Contrary to prevailing perception, there are artists this reviewer actually likes. To wit: looking back over 2013, here are a few acts about which I’ve had nary a discouraging word – Brian Tischleder, Little Diamonds, Benjamin Raye, The Lost Wheels and RJ & The Soul. All of whom, on the basis of releases strong as sulfuric acid, bear close watching as their futures take shape and even closer listening to the music they’re presently making.
Singer-songsmith Brian Tischleder*, half of authentic, bare bones acoustic duo James Curry with guitarist Casey Fearing, has a marvelous solo debut, Dream and Fear. Tischleder transfixes, passion, poetry and a powerful voice, rich in phrasing, reaching you where you live. Intoning such stark lyrics as “So tell it to the fire/Tell it to the wind/Tell it to the rain/ It knows where we’ve been/It’s just a dream“. Dream and Fear bears more than a passing resemblance to Bruce Springsteen. And to Woody Guthrie. With a distinctly original voice. No hat trick. Suffice to say, Brian Tischleder, whether he rejoins James Curry, goes solo or does both, has staked ground on his own.
You don’t often come across an artist richly gifted as singer-songwriter Little Diamonds. His album New Orleans Bound is an amazingly rich offering that nestles next to your heart with acoustic warmth. Abundant as the Twin Cities music scene is in eyebrow-raising talent, Little Diamonds’ ear-friendly, indeed entrancing music marks him as a stand-out talent.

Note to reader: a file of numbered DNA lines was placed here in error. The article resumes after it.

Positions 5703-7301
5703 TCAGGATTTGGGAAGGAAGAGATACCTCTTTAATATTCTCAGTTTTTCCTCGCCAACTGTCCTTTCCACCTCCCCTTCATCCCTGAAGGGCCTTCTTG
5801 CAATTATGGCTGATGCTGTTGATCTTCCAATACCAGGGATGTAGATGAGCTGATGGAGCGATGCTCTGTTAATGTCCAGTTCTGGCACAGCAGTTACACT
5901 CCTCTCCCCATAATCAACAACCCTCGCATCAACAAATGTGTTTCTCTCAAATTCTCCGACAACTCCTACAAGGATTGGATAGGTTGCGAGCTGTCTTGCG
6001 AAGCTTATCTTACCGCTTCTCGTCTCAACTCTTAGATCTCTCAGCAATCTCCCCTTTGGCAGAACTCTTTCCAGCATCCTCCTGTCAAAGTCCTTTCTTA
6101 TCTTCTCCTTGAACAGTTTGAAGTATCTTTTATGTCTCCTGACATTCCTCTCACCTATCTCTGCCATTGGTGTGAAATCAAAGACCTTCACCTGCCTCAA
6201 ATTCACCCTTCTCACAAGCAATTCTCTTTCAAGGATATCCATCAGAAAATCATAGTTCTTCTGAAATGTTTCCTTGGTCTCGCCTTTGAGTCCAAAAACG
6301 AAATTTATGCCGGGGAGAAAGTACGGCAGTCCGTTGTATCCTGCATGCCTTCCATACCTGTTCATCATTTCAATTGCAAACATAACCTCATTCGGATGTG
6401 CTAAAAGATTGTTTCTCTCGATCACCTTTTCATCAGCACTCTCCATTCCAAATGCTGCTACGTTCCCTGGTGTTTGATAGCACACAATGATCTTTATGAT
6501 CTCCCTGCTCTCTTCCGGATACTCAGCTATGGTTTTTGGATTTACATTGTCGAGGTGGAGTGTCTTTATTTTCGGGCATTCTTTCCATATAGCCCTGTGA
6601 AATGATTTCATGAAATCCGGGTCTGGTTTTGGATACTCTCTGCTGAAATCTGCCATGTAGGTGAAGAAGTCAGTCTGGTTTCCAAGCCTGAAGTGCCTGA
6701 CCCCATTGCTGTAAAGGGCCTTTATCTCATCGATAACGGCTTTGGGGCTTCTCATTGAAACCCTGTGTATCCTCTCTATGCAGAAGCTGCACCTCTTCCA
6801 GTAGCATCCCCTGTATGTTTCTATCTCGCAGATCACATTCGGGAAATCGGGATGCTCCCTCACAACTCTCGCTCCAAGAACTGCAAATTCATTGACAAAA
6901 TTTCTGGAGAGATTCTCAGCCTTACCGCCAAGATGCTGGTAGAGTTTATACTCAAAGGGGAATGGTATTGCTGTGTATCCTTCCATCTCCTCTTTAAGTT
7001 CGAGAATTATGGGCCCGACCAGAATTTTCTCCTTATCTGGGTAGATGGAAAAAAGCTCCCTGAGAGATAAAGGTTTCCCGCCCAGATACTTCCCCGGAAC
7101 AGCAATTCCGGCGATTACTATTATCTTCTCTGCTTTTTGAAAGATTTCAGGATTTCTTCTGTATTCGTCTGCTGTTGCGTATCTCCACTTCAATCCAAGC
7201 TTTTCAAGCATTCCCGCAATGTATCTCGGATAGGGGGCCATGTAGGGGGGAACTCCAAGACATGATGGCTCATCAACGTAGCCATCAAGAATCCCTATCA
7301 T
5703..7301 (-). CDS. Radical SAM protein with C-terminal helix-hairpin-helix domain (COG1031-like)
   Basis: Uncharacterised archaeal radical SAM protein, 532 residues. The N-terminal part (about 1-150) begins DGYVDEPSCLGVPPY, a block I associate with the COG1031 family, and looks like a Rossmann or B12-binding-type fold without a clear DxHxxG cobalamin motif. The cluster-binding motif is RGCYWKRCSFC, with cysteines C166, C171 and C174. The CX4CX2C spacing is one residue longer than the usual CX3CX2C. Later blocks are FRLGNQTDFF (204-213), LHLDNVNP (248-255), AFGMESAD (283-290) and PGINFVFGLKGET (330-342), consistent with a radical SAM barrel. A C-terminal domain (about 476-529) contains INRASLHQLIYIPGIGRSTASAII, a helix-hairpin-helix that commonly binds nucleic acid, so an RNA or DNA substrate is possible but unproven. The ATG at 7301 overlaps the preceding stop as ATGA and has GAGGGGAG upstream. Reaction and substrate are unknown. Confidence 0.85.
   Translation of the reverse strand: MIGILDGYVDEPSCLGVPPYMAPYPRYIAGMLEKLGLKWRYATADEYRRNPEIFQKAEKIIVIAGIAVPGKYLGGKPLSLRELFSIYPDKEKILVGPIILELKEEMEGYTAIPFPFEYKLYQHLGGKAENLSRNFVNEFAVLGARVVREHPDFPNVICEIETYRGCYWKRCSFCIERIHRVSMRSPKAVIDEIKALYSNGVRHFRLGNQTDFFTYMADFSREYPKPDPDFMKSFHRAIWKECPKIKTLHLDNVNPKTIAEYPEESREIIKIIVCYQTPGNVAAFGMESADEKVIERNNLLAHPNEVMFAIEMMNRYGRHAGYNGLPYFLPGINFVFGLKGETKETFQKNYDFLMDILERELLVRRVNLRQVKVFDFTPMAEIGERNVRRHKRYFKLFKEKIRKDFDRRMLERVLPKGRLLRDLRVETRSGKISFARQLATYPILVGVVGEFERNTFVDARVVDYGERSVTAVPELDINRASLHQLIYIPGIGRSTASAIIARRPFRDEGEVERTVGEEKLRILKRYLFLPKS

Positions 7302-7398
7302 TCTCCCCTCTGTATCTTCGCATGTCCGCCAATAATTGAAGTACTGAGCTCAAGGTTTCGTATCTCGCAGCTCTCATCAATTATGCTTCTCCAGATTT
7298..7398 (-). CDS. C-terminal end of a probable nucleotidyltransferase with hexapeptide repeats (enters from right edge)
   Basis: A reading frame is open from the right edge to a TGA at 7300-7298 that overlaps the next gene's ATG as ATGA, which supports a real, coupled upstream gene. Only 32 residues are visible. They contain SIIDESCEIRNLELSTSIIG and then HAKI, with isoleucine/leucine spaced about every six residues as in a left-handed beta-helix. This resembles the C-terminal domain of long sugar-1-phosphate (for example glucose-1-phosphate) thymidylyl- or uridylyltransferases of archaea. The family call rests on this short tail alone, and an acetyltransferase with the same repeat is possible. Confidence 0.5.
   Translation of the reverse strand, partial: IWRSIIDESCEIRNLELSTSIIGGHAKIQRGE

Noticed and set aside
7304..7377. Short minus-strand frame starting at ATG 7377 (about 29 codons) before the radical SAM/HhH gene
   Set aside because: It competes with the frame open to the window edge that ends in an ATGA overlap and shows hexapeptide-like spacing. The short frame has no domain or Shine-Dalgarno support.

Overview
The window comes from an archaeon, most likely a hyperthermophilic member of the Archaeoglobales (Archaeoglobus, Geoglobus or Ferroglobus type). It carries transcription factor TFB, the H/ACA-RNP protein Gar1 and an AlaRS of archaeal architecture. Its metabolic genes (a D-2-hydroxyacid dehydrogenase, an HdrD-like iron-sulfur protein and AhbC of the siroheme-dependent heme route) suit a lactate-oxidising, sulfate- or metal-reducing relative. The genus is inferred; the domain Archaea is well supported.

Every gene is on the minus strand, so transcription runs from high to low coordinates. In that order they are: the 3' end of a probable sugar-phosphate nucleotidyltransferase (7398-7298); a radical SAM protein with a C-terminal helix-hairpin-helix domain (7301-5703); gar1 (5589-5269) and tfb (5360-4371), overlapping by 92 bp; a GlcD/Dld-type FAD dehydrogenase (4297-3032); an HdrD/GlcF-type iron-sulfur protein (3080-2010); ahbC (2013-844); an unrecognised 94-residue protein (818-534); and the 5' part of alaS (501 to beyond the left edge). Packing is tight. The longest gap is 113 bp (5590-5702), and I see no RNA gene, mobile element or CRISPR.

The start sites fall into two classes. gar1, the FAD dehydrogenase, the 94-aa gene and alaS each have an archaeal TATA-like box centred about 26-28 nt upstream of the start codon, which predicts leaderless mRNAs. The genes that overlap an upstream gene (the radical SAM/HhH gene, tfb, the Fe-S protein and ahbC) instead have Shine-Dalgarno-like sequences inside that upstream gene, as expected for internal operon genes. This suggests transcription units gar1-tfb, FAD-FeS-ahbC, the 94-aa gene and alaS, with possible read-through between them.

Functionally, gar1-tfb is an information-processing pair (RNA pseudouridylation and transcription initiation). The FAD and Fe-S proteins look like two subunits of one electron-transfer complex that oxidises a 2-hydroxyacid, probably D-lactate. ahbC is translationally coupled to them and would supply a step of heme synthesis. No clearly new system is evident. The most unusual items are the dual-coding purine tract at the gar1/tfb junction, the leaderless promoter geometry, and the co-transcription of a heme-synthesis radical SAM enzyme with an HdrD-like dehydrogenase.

With Come And Get It, soft-rocking singer-songwriter-producer Benjamin Raye establishes a signature. Raye enjoys a faithful following and strong mainstream exposure. Given a few years, a couple more turns around the block, touring for a season and who knows, we might have the next Stephen Bishop on our hands. The sound is a smooth, irresistibly warm groove. At any rate, it’ll be interesting to see what the guy, given his head, can really do.
The Lost Wheels truly are a piece of work. Not since the ’80s have we seen such balls-to-the-walls rock as Rule for a Day lays down with absolute authority. We’ve seen incredibly strong outfits like The New Congress and The Truth threaten to be the next thing to break out of the Twin Cities. Whatever went wrong with those outfits, if it doesn’t sideline these guys, The Lost Wheels, given adequate airplay, will make good on handsome promise. The personnel here are singer-guitarist Dan Warner in front, lead guitarist Walt Kruhoffer, Brian Rubin on skins, bassist Daniel J. Scott and, on keyboards, Evan Clark.
RJ & the Soul’s Viva Soul pretty much picks up where, a few years ago, lamentably defunct Sexual Chocolate and the White Boys left off. Tight R&B with hints of jazz and an undercurrent of rock. Only, instead of an easy on the eyes, all the way hot black woman up in front belting out brassy vocals, we’re talking here an all the way easy on the eyes white woman up in front waxing subtle and probably one of the sweetest singers to come since Stevie Nicks in her heyday. The band behind state of the art vocalist Rachael Johnson — Jason Flinn (drums) Taylor Cisco (bass), Topher Dunlap (sax), David Mitchell (backing vocals) Phil Miller (lead guitar) and Oscar Del Sebastien (guitar) – rocking, rolling and funking things up when need be, ain’t half-bad, neither. Truth be told, RJ & the Soul kick like a government mule trying to break down the stall.
There you have it. Never let anyone claim this column didn’t say something good about somebody.
* Obligatory disclaimer. The reviewer has, on a couple occasions, opened for James Curry. Sue me.